Academic journal article Journal of Biblical Literature

Historical-Allusional Dating and the Similitudes of Enoch

Academic journal article Journal of Biblical Literature

Historical-Allusional Dating and the Similitudes of Enoch

Article excerpt

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In 1909, Léon Gry entitled one of his series of articles on the Similitudes of Enoch with the seemingly simple question: "Quand furent composées les Paraboles d'Hénoch?"1 In the century since, despite the proliferation of theories, this question has remained largely unanswered, at least with any certainty in the matter. It is perhaps therefore fitting at the centenary of the publication of the first article to deal solely with this enigma to review and reassess the status quaestionis on the dating of the Similitudes of Enoch.2 In the following, I shall attend to this task through a critical reevaluation of the historically dominant hypothesis, probing its weaknesses and offering alternative renderings of some of its commonly accepted tenets. Too many unknown variables and contradictory data exist, rendering the purported communis opinio on the dating of the Similitudes of Enoch an incomplete and unproven equation.

I. The Scholarly Consensus

In the early nineteenth century, Richard Laurence, who introduced Ethiopic Enoch (1 Enoch) into modern Western scholarship, proposed that the book as a whole be dated just prior to the turn of the era. This argument was constructed on two pillars, namely, that the contents of the Book of Dreams (chs. 83-90) alluded to the Herodian period and that mention of the Parthians along with the Medes (1 En. 56:5) indicated a date following the defeat of Mark Antony in 36 b.c.e.3 Laurence went on to conclude the following: "At this time [36 b.c.e.] perhaps the credit of the Parthian arms was at the highest; and it is probable that about the same period, or at least not long after, the Book of Enoch was written."4 This argument was bolstered by a further examination of the remainder of ch. 56, wherein the observation that the contents of vv. 6-7 were offered a counterpart in the actions of the Parthians in setting Matthias Antigonus upon the Jewish throne in 40 b.c.e. prompted the rhetorical question: "Is it not therefore probable, that the Parthian invasion of Judea at the period mentioned, the only one indeed upon record must have been in the contemplation of the author when he wrote the preceding passage?" 5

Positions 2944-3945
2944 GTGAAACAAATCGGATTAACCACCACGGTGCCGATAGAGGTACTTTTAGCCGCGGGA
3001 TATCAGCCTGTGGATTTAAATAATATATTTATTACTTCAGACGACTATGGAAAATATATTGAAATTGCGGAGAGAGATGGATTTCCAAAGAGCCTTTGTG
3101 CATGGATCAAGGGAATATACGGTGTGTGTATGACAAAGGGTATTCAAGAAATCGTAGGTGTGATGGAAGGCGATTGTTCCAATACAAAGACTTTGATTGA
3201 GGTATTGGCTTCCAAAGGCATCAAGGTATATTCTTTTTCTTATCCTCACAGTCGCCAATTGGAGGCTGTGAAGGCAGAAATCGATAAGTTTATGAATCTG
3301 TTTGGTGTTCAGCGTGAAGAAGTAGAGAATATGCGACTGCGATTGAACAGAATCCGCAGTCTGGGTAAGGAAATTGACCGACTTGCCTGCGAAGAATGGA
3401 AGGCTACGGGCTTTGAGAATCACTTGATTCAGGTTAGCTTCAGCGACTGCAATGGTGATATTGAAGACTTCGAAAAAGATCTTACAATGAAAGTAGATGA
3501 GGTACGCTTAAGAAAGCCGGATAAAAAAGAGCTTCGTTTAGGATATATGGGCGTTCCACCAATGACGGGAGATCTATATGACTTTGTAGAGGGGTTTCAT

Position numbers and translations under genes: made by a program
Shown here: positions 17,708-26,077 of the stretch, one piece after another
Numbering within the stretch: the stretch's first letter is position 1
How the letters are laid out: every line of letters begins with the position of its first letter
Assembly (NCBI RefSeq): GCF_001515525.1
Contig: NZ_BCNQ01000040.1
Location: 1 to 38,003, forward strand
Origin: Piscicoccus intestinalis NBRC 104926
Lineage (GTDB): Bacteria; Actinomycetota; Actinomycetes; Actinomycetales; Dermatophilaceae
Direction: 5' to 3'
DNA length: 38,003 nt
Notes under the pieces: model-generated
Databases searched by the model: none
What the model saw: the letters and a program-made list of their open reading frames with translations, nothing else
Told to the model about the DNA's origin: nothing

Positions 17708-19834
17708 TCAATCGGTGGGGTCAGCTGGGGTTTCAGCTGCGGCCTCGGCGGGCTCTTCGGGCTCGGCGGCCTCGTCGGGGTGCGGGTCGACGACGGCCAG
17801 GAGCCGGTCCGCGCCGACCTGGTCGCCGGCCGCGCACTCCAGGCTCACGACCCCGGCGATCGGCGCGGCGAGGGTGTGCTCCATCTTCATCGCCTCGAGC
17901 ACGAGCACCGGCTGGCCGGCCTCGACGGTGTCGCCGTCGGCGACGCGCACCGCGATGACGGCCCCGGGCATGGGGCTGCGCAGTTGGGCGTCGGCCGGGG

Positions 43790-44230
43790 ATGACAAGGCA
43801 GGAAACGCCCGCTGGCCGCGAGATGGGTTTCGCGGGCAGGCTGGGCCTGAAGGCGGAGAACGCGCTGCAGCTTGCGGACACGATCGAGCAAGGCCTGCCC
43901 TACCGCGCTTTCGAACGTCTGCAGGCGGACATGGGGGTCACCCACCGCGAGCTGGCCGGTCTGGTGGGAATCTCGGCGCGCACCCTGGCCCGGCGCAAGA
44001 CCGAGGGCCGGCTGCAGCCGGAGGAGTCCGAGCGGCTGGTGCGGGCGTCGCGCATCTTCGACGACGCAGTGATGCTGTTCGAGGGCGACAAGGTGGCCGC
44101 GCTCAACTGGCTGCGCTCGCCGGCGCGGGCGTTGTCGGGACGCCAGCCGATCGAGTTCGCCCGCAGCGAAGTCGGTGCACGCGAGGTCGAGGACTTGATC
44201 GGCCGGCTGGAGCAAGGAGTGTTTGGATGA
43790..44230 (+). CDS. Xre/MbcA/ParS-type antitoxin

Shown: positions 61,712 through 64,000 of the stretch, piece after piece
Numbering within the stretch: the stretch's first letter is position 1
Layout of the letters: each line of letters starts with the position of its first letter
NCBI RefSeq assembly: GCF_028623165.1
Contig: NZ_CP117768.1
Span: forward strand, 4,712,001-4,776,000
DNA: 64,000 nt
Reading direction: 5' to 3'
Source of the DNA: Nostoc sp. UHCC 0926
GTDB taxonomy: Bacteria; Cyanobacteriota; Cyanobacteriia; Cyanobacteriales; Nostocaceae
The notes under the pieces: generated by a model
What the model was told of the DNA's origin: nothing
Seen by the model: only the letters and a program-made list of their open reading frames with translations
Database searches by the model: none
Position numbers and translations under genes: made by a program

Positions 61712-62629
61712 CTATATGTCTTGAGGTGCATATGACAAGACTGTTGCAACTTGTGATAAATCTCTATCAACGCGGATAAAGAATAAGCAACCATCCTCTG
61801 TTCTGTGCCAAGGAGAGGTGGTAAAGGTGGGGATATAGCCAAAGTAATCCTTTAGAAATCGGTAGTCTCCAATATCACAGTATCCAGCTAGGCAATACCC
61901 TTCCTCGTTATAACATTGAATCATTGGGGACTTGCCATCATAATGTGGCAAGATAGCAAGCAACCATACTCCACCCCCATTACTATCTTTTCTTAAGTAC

While the quintpartite (or rather sexpartite) nature of the book has since been unanimously accepted along with the separate origins of each of these sections, at its core this theory is remarkably similar to that which has dominated the discussion of this topic over the past nearly two centuries in various forms, and which continues to do so in a much more monolithic manner.6 Indeed, the present-day hypothesis also alleges that the contents of 1 En. 56:5-8 allude to the Parthian incursion into Palestine in 40 b.c.e. The crucial pericope reads as follows:

56:5In those days, the angels will assemble themselves, and hurl themselves toward the East against the Parthians and Medes. They will stir up the kings, and a spirit of agitation will come upon them, and it will rouse them from their thrones. They will break out like lions from their lairs, and like hungry wolves in the midst of their flocks. 6They will go up and trample the land of his chosen ones, and the land of his chosen ones will be before them as a threshing floor and a (beaten) path; 7but the city of my righteous ones will be a hindrance to their horses. They will begin (to make) war among themselves, and their right hand will be strong against them(selves), a man will not acknowledge his brother, nor a son, his father or his mother; Until the number of corpses will be enough due to their slaughter, and their punishment will not be in vain. 8In those days, Sheol will open its mouth, and they will sink into it. And their destruction will be at an end; Sheol will devour the sinners from the presence of the chosen.7

On the basis of the reference to the Parthians in v. 5, a nation only rarely mentioned in Jewish literature, many scholars (albeit with varying degrees of certainty) choose to see this passage as rooted in vaticinium ex eventu. …

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